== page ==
Twas the day before Election Day, when all through my mind, visions of confetti and exit polls, mixed with analysis of all kind.
I love Election Day. Really. I do. It’s Christmas seven weeks early. I get to input into a machine exactly what I want, then await that magical hour when the results come rolling in. Odds are I won’t get everything (one) I want (in office). But, as the old holiday adage goes – it’s the thought that counts.
Consider other ways the first Tuesday in November mirrors December 25:
You can’t wait to open presents
Anticipation for this year’s elections is running so high, exit polls will be harder to get to than questions inside a hermetically sealed mayonaisse jar on Funk & Wagnall’s front porch. Under threat of severe finger wagging and shaking heads, there will be no leak on trends, upswings, downswings or beloved crashes. Damn. By midday I will be in the midst of data-deprived hysteria. Think Ron White after one week sans a smoke. Seven o’ clock will not arrive fast enough. I’ll take several deep breathes, then become Ralphie unwrapping his BB gun. Ahhhhhh … release.
Old friends call come out the blue to say hello
Rush Limbaugh called me yesterday. No lie. He begged me to come out and support the GOP. Wow, I’m important! Cool! … Okay, maybe not. I admit it. It was a recording. And yes, my phone number was probably drawn at random by a computer. And yes, he said the same thing to everyone else “he” called. But that’s no different or less special than getting a Christmas card, which is usually read by Hallmark, addressed in the order in which my address appears in the contact list, and says the same thing everyone else reads. No?
Television is dominated by its commercials
Granted, these are anti-good will, highlighting grinches instead of angels, and promising coal instead of sugar plums. Unless, of course, you vote for whomever is calling the other ugly. Then it’s all candy canes (or so you think). Thankfully, as with the day of bells that jingle, all things electoral disappear from the boob tube as soon as the votes are revealed. Poof! Just like that. Gone faster than Frosty at the Equator. It’ll be at least another year before you hear anyone personally approve of any message (With the possible exception of the Christmas card you send the inlaws. Let the spouse read it first).
Decorations are everywhere
Signs are to election day what strings of lights are to Christmas. I don’t think there’s an intersection within 20 miles of my house without at least two of the former (or a trailer without some of the latter). They dot roadsides like dandelions, and are about as difficult to uproot. But they serve an important purpose – without these thousands of steel-rooted billboards, I would never be able to give accurate directions to my house. (When you get to the giant Keep Shook Sheriff sign, turn left, then at the third Tarleton turn right. Go six Utter for School Boards until you hit the Wilson. I’m the second house to the right of the Impeach Bush Now signs.)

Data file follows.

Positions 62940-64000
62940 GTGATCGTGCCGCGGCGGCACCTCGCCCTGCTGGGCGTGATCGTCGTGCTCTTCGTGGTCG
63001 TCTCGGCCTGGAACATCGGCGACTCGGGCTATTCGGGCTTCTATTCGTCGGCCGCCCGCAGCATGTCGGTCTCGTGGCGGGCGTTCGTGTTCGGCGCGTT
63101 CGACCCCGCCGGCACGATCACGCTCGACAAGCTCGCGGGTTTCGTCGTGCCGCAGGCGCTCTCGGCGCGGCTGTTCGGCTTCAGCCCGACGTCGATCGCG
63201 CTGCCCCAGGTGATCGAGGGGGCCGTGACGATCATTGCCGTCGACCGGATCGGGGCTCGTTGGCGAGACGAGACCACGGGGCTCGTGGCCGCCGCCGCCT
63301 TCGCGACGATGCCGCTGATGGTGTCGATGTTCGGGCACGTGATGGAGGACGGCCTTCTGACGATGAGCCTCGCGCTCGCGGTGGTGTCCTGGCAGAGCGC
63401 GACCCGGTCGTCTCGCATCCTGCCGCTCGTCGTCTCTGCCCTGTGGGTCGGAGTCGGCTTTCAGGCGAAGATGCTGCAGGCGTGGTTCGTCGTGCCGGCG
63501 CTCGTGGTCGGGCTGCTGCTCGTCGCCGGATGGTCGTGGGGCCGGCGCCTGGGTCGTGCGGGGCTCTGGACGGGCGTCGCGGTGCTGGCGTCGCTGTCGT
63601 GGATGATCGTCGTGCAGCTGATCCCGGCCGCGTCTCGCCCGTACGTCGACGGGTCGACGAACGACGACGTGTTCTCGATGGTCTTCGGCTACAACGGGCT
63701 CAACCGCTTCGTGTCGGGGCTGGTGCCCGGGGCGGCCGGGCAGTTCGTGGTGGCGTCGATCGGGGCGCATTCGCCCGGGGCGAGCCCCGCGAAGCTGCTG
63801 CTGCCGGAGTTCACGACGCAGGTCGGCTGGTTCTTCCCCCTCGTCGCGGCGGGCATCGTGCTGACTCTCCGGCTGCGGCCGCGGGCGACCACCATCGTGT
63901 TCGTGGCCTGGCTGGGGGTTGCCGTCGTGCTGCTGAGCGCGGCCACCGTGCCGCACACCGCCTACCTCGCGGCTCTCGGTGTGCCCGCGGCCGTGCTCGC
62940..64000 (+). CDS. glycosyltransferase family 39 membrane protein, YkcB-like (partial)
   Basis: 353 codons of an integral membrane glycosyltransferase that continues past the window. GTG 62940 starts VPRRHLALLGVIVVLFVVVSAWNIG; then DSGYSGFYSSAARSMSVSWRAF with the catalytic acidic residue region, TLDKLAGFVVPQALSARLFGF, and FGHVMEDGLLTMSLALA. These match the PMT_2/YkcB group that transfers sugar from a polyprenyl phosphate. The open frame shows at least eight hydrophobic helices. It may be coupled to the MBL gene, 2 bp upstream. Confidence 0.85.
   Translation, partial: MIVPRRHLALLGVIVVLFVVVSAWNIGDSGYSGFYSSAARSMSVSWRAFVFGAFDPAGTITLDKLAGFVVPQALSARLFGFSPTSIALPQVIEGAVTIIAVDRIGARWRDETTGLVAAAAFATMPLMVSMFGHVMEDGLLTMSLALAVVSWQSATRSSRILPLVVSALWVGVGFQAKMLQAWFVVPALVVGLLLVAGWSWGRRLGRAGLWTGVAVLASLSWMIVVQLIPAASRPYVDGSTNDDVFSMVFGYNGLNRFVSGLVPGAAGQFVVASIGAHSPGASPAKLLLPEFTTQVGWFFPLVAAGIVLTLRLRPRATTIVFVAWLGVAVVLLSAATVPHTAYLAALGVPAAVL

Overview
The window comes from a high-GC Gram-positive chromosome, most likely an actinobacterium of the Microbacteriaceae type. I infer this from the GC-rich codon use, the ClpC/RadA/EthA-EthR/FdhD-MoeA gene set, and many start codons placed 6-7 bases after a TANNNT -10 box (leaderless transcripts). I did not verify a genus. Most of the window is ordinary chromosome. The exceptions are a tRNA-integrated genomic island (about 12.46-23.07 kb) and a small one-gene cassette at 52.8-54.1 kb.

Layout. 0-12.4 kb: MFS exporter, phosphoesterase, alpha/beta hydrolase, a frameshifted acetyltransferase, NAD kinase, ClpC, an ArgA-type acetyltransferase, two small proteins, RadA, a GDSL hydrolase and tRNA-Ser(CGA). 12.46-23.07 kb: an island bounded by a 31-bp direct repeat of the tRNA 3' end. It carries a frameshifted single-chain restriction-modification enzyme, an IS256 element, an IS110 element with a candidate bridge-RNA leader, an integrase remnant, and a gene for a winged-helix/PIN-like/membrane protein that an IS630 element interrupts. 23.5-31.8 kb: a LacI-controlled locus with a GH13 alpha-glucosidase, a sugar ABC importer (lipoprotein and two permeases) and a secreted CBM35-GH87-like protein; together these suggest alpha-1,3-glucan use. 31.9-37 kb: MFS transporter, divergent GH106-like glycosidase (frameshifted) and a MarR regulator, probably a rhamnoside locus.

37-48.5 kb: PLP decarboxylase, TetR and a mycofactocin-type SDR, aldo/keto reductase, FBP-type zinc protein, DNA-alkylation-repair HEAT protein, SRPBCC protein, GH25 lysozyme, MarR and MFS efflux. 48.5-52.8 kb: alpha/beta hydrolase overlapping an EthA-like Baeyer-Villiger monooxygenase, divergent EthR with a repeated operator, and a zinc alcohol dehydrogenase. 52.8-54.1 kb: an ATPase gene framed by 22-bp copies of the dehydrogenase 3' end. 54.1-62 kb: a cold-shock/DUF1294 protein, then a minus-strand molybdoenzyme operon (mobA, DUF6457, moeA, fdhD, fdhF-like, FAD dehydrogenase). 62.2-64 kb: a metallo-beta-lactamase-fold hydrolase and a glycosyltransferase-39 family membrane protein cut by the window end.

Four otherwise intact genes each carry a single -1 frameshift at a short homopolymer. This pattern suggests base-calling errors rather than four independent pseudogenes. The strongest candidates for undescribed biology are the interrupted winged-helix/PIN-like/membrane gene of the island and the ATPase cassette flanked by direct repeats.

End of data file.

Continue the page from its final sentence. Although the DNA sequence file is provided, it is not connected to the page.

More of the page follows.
Someone powerful is making a list, and checking it twice
At least, I hope someone is. Call them good Saint Elections Director. It’s their job to go over who was naughty and who was eligible to vote. They also announce the presents, but have no power over choosing them (or so they say. Who is they, you ask? Better not to ask mu-hahahahahah, MU-HAHAHAHAHAH!).
Receipts are important
While you can’t return a candidate citing a wrong size or insufficient gravitas, you should be able to prove you did indeed vote for the person of your choice. Most states are now all about the touchpad voting, which is cool but only if it prints out a recipt. If Sam Walton can do it for millions of Black Friday shoppers, then Uncle Sam can do the same on Red/Blue Tuesday.
All the cool songs
I love the soundtrack of Christmas. Gene Autry. Burl Ives. Jimmy Durante. Election Day, too, has its own special sounds of the season. REM. War. Fleetwood Mac. (I blame Clinton for that last one.)
The season starts way too early
I feel I’ve spent the last year hanging with Harold Ford Jr. (I hate I missed that Playboy party). I’ve seen more of George Allen than LOST, and the word “poll” has been abused more than Duke football. You can’t even get through one election without hearing about the next. Whatever the outcome tomorrow, my money’s on the numbers 2008 being repeated as often as Sting shouts Roxanne. It does steal some fun from the night. How can one really enjoy the end of one election when another’s already begun. At least with Christmas you have a nine (or is it eight?) month respite. You do get a break between “A Christmas Story” marathons.
FOOTNOTE: For the hell of it, here’s my prediction for tomorrow. I base it primarily on gut instinct and three states. In Connecticut, after being trashed, thrashed and mashed in his own party’s primary, former Democrat vice presidential candidate Joe Lieberman appears headed to an easy re-election in Democrat-dominated Connecticut. Way over on the Left(y) Coast, it is being reported that Republicans “are poised to have their most victorious Election Day in statewide offices in over a decade.” Then there’s Florida’s 16th congressional district, aka. the Foley seat. It appears the Republican write-in candidate – who has to convince voters to punch the page chaser’s name – has pulled even in the polls with his Democrat challenger.
The old adage is three makes a trend. I guess Republicans keep House and Senate, emphasis on guess.